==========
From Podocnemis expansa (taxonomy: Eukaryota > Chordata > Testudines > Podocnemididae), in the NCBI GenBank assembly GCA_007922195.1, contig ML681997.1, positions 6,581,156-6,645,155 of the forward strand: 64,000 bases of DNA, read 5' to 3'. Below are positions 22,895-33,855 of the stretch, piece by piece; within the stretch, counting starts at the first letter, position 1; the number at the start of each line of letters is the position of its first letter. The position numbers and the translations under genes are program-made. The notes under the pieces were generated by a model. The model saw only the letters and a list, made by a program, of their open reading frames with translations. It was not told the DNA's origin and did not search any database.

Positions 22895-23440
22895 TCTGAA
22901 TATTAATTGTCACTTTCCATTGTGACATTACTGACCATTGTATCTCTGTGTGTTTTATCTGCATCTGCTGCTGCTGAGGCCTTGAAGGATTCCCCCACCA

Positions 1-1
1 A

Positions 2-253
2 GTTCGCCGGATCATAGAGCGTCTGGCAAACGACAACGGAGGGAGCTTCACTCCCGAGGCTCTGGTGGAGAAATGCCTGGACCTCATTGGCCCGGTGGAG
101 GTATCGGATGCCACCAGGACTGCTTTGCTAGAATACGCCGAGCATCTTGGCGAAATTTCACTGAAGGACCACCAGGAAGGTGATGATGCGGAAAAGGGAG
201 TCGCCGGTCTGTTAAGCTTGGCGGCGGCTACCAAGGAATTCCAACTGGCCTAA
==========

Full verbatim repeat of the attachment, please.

From Podocnemis expansa (taxonomy: Eukaryota > Chordata > Testudines > Podocnemididae), in the NCBI GenBank assembly GCA_007922195.1, contig ML681997.1, positions 6,581,156-6,645,155 of the forward strand: 64,000 bases of DNA, read 5' to 3'. Below are positions 22,895-33,855 of the stretch, piece by piece; within the stretch, counting starts at the first letter, position 1; the number at the start of each line of letters is the position of its first letter. The position numbers and the translations under genes are program-made. The notes under the pieces were generated by a model. The model saw only the letters and a list, made by a program, of their open reading frames with translations. It was not told the DNA's origin and did not search any database.

Positions 22895-23440
22895 TCTGAA
22901 TATTAATTGTCACTTTCCATTGTGACATTACTGACCATTGTATCTCTGTGTGTTTTATCTGCATCTGCTGCTGCTGAGGCCTTGAAGGATTCCCCCACCA

Positions 1-1
1 A

Positions 2-253
2 GTTCGCCGGATCATAGAGCGTCTGGCAAACGACAACGGAGGGAGCTTCACTCCCGAGGCTCTGGTGGAGAAATGCCTGGACCTCATTGGCCCGGTGGAG
101 GTATCGGATGCCACCAGGACTGCTTTGCTAGAATACGCCGAGCATCTTGGCGAAATTTCACTGAAGGACCACCAGGAAGGTGATGATGCGGAAAAGGGAG
201 TCGCCGGTCTGTTAAGCTTGGCGGCGGCTACCAAGGAATTCCAACTGGCCTAA